Covid, capitalism and mental health
Max Bacharach, mental health worker, Hackney Socialist Party
Covid poses the "greatest threat to mental health since the second world war", according to the president of the Royal College of Psychiatrists. "As many as ten million people, including 1.5 million children, are thought to need new or additional mental health support as a direct result of the crisis".
Covid-19 has caused widespread anxiety, stress, panic and depression; reactions to the fear of the virus, conditions of life under Covid-19 restrictions, and the economic consequences of the pandemic. We see more specific traumas and effects too: Post Traumatic Stress Disorder (PTSD) in frontline staff treating patients for severe acute respiratory syndrome, the condition Covid-19 can cause; PTSD in patients admitted with this condition; grief at the loss of loved ones; and at the loss of livelihoods and of ways of life for millions.
Compounding all of this is the already existing economic and ecological crisis we're living through, which the pandemic has only highlighted and intensified, unbearably in some cases. It's no wonder a common presentation in young people today is hopelessness, overwhelm and a feeling of powerlessness and isolation in the face of the local and global situation. This often leads to self-harm, an increasingly common feature of contemporary capitalist societies, and tragically, all too often, to suicide. To this we could add addiction, substance, sexual, behavioural and a plethora of other psychosocial problems and difficulties, increasingly early in onset.
One in eight UK adults now receive a prescription for antidepressants each year according to the British Medical Journal. Stats are similarly stark elsewhere, with poverty and poor mental health closely indexed.
I have worked as a disability support worker, recovery support worker, and most recently as a wellbeing practitioner in the NHS. My role is, as part of a psychological therapies team, assessing and treating large numbers of patients for 'common mental health problems'. In my training year alone, which ended last autumn, I conducted over 400 assessments and treatment sessions - often leaving me knackered, burnt out and grasping for time at evenings and weekends.
Workers must organise
Mental health services in the NHS often overlap with those provided by third-sector and community organisations like Mind and Rethink. Sometimes these organisations are contracted to do NHS work at lower cost and because the NHS increasingly doesn't have the staff. Workers in these third-sector services should get organised in their trade unions, alongside those of us employed by the NHS, demanding a 15% pay rise. Ultimately, these outsourced services should be brought back in-house as part of a fully public, democratically planned NHS.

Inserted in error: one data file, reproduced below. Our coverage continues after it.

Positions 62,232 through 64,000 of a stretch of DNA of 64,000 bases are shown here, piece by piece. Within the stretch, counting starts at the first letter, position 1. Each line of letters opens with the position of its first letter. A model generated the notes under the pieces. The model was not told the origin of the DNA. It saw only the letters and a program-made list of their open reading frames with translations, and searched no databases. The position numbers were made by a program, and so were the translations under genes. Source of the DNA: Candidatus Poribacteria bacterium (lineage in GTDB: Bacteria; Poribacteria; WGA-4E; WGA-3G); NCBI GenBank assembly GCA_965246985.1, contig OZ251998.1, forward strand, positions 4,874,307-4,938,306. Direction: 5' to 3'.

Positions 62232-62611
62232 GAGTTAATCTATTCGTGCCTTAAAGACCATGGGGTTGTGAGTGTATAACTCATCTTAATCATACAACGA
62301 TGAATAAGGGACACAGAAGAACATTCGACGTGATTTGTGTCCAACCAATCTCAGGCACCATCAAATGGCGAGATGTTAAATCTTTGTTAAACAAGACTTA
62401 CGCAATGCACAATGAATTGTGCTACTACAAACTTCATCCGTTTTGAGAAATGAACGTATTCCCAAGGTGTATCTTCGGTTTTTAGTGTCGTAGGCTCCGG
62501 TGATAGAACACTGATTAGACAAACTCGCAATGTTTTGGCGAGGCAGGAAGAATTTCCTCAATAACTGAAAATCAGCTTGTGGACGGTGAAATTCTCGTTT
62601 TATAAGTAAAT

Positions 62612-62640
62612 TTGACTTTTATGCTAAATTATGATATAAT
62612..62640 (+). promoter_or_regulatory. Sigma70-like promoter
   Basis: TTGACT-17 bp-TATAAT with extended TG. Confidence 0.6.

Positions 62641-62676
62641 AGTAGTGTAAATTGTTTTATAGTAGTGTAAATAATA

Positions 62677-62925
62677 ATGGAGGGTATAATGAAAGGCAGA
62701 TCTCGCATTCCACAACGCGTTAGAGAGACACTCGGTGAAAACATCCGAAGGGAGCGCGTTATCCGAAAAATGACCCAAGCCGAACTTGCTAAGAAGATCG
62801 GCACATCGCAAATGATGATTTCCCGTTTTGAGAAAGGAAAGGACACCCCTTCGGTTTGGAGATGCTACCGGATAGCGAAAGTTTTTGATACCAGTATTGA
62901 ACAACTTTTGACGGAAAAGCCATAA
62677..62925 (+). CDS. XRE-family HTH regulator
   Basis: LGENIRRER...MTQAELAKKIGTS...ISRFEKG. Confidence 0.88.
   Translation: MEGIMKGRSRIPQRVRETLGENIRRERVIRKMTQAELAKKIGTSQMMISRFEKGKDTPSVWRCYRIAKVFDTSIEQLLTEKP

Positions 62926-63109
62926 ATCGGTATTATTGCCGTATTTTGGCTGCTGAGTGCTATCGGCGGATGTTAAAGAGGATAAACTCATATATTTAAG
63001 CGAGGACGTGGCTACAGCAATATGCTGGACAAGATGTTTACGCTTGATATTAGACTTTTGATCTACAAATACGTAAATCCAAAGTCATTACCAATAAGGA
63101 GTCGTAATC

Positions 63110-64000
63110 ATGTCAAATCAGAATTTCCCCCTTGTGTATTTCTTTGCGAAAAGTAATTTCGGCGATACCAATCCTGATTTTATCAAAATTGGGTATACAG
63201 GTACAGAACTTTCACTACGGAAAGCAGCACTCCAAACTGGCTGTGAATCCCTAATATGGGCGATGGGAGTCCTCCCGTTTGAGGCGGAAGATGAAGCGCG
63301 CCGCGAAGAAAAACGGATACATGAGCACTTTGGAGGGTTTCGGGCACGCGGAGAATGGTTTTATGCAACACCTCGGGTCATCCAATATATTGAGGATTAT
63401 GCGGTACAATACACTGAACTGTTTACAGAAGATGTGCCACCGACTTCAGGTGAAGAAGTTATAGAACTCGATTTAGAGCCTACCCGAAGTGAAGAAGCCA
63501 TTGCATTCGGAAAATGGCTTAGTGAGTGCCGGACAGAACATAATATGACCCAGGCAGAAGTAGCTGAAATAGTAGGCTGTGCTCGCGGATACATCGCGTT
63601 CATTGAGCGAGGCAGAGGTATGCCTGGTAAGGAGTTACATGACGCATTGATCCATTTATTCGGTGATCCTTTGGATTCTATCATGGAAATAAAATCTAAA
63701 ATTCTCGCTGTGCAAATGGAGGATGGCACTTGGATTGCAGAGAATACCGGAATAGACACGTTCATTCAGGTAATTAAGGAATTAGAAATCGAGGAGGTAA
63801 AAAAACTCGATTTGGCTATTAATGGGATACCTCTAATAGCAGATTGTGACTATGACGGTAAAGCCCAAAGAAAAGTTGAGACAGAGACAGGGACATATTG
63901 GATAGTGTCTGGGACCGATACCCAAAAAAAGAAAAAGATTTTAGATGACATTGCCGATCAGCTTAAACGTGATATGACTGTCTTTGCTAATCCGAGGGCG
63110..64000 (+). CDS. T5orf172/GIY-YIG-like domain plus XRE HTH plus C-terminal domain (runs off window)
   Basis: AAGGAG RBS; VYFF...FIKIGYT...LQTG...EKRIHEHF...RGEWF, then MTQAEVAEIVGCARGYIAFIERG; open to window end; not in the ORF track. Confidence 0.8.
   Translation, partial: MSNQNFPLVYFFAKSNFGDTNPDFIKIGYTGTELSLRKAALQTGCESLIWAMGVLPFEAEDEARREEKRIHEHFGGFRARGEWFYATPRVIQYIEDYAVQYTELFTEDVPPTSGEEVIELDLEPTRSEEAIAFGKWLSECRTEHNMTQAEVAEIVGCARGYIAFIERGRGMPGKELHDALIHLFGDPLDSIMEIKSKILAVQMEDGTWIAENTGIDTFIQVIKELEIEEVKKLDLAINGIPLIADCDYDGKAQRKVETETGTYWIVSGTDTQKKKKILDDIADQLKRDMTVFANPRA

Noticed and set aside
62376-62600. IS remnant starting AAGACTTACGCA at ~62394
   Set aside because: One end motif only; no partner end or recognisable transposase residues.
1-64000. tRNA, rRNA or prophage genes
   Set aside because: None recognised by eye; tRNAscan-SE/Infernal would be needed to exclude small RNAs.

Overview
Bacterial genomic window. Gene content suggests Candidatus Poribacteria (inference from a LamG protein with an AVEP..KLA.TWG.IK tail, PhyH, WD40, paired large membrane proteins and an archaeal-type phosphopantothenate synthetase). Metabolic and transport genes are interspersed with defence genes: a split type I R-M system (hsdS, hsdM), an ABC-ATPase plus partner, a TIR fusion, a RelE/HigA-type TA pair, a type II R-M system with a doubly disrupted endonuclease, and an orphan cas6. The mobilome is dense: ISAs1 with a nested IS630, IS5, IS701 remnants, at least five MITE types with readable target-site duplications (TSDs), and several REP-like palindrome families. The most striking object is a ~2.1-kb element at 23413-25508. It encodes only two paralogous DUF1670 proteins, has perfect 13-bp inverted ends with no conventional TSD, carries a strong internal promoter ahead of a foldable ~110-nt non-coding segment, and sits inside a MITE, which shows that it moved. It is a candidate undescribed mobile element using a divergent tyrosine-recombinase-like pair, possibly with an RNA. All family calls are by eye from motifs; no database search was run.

Hospital trusts - rocked by Labour privatisation, Tory austerity and ongoing capitalist theft from the public purse - have been overstretched and over capacity for decades. The problem of poor mental health in society has been with us for decades too. It's not rocket science: nursing shortages, now at an all-time high, especially in mental health; the steady loss of hospital beds; the increasing prevalence of pharmacological, as opposed to more expensive psychological treatments; community services shrinking and closing; social provision deteriorating; benefits tightening; and so on.
Mental health workers face a perfect storm of increased suffering and decaying provision; made worse by the sustained attacks services have faced through a decade of austerity. Mental health services, and the NHS as a whole, must get a huge increase in funding to reverse the cuts, and expand services to meet needs. This should include access to free, high-quality counselling and therapies, without being forced to wait for months or years to get treatment.
We need a mass recruitment drive of staff to provide services, offering decent pay and a decent work-life balance. This means strengthening the unions in the workplace and, as part of that process, transforming the leadership of the health unions to lead a real struggle to defend our NHS. Training bursaries for staff also need to be re-established and extended alongside a write-off of student debt.
Things are so bad that we even have Tory MPs complaining about the state of services. Ex-health minister Dan Poulter, who is also an NHS psychiatrist, said in October that "urgent action was needed to tackle the archaic state of some mental health facilities... The condition of many inpatient psychiatric wards is well below the standards that we would expect in other parts of the health service. Sometimes as many as ten patients have to share a single bathroom or toilet, and many mental health wards are in a poor state of physical repair.
"This is frankly unacceptable and needs to be urgently addressed, but a chronic lack of funding for mental health services has left many mental health providers without the funds to deal with the problem and invest in badly needed inpatient ward improvements".
What Poulter, who does not believe "striking as a doctor could ever be justified", fails to mention is that it is his party in government that has inflicted years of attacks on the NHS and the working class as a whole - increasing the social problems and suffering at the root of mental health crises.
Anxiety is a daily experience for most working, and unemployed, people in some way. Capitalism inflicts mass misery and frustration on whole populations beholden to wage slavery, debt and declining living standards; not to mention war, poverty, climate breakdown and disease.
It will be collective action, on a mass scale, that leads to the transformation of the conditions of humanity, and with it to fundamental adjustments in the human condition. It cannot be left to the somewhat futile, if occasionally successful, fire-fighting interventions of health and care workers like me, tasked with the impossible.
To end the pandemic of mental ill-health we need a fully resourced health service. But we also need to fight to materially improve the lives of the vast majority of people. This means raising the minimum wage to £12 an hour as a step to £15, with benefits increased in proportion. It means a mass council house building programme and democratically capped rents to give everyone a home they can afford. It means a transfer of wealth from the super-rich to the working class, by taking into democratic working-class control the big companies and banks as part of a democratically planned, socialist economy to meet the needs of all.